The purpose of this study was to investigate the effects of primary HPSCs on pancreatic tumor progression and response to therapy in vitro and in an orthotopic model of pancreatic cancer. For this purpose, we isolated human adenocarcinoma-associated pancreatic stellate cells from resected surgical specimens. These cells were immortalized and examined for their influence on pancreatic cancer cells in vitro and in vivo. We found that the stellate cells had several effects that promoted the progression of pancreatic adenocarcinoma.
BxPC3 and Panc1 pancreatic tumor cells were obtained from American Type Culture Collection. Tumor cells were cultured in DMEM (Invitrogen) containing 10% FCS with 2 mmol/L glutamine and penicillin/streptomycin (both from Invitrogen) at 37°C in a humidified atmosphere of 5% CO2.
Human pancreatic stellate cells (HPSC) were prepared by the outgrowth method (12). Fresh tissue was obtained from residual pancreatic adenocarcinoma specimens from patients undergoing primary surgical resection at The University of Texas M. D. Anderson Cancer Center. All human samples were obtained in accordance with the policies and practices of the Institutional Review Board of The University of Texas M. D. Anderson Cancer Center. Briefly, tumor samples were minced and seeded in six-well plates containing 15% FCS/DMEM, l-glutamine (2 mmol/L), penicillin/streptomycin, and amphotericin. After ~5 days, cells were able to grow out from the tissue clumps. Medium was changed every 3 days. All cells were maintained at 37°C in a humidified atmosphere of 5% CO2. When HPSCs grew to confluence, cells were trypsinized and passaged 1:3.
Cell purity was determined by immunohistochemistry for αSMA, vimentin, and desmin, as well as morphology (spindle-shaped cells with cytoplasmic extensions) and positive staining with Oil Red O (lipid inclusions were visualized). Antibodies used were antihuman αSMA (clone 1A4), anti-vimentin (clone V9), and antihuman desmin (clone D33; all from DAKO). For the assays using nonimmortalized primary HPSCs, passage numbers 5 to 12 were used.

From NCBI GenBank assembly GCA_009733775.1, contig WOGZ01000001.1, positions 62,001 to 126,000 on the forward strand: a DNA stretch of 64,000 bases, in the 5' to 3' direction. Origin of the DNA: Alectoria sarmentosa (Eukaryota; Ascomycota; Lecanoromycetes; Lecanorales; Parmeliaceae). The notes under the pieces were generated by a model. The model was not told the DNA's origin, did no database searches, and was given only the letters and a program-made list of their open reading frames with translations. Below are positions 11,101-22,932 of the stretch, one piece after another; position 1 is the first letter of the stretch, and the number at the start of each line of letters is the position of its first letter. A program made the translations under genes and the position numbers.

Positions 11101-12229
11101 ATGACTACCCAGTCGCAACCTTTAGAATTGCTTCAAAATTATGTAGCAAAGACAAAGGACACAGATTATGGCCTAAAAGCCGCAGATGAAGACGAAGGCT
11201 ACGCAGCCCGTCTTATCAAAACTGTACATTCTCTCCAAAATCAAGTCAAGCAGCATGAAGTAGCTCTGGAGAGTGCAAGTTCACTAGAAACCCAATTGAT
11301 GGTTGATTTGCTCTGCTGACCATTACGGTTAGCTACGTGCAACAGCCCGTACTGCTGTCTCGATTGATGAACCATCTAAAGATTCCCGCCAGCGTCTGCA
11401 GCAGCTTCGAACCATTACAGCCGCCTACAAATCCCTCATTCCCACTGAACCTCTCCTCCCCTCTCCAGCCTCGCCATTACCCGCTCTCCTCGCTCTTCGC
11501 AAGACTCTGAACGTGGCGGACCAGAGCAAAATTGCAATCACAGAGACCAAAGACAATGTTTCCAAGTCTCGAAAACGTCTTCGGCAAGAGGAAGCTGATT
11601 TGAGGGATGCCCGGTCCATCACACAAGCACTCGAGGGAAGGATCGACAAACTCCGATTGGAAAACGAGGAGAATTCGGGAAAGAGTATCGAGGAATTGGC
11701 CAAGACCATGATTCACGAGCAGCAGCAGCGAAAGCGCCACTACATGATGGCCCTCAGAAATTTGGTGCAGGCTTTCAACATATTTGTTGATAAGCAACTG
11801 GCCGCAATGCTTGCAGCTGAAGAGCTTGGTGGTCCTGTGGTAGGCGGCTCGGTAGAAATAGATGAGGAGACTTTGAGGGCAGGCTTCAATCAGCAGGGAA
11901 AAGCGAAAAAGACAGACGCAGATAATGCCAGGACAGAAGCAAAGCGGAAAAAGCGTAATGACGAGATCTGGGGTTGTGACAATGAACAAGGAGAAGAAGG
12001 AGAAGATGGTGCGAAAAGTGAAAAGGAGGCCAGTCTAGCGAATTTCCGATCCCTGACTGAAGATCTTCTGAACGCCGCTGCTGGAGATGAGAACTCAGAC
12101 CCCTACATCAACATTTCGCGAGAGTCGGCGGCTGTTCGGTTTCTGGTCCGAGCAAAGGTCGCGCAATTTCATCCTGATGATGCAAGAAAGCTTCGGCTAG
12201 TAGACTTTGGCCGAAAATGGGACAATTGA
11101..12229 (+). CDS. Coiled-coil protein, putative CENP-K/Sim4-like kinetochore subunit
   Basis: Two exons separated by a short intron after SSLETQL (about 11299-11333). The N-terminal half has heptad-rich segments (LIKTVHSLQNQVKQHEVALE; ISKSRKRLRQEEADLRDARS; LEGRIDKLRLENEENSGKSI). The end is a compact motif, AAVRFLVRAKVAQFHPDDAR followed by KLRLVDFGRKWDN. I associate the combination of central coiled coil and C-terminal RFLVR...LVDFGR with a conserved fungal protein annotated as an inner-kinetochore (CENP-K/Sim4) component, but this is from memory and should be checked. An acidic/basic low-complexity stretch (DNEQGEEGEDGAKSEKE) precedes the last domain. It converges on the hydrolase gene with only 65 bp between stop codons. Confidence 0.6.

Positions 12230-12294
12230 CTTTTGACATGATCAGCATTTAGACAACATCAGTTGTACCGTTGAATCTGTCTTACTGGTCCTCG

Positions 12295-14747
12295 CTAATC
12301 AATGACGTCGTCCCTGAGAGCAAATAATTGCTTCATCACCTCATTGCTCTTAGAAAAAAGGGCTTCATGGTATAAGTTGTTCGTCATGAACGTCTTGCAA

HPSCs were immortalized using a HPSC line derived from the pancreatic tumor of a patient who had received no prior therapy before surgery. Lentiviral vectors with human telomerase (hTERT) or SV40 large T antigen (TAg) were produced by transfection of 293 cells. Plasmids containing TAg (pHIV7-CNPO-TAg) and hTERT (pHIV7-CNPO-hTERT) have been described in detail (14) and were kindly provided by Dr. Jiing-Kuan Yee (City of Hope National Medical Center, Duarte, CA). After 48 h, viral supernatant was collected and added to HPSCs. HPSCs carrying the hTERT or SV40-T were selected in 1 to 3 mg/mL G418 for 3 weeks (Invitrogen). The presence of SV40-T was confirmed by Western blotting (Santa Cruz Biotech). Expression of αSMA and vimentin was confirmed as described above (Fig. 1). To quantify growth rate, cells were grown in six-well plates and counted every 2 days. Doubling time was calculated as (0.301 × Δt) / (log10 N/N0), where Δt represents the difference in time, measured in hours, and N0 and N represent the number of cells at the initial and end time points.
HPSCs, both primary and immortalized, were grown to 70% to 80% confluence in 20-cm2 dishes in DMEM/10% FCS. The media were changed to serum-free DMEM and cells were cultured for 48 h. Media were collected, centrifuged at 1,000 × g for 10 min, and the supernatant was concentrated with Centricon YM3 filters (Millipore). Protein content of the concentrated HPSC conditioned media (HPSC-CM) was determined by Bradford assay (Bio-Rad Laboratories) and aliquots were stored at −80°C until use. For all functional assays using HPSC-CM, conditioned media from immortalized and nonimmortalized HPSCs were used and produced similar results.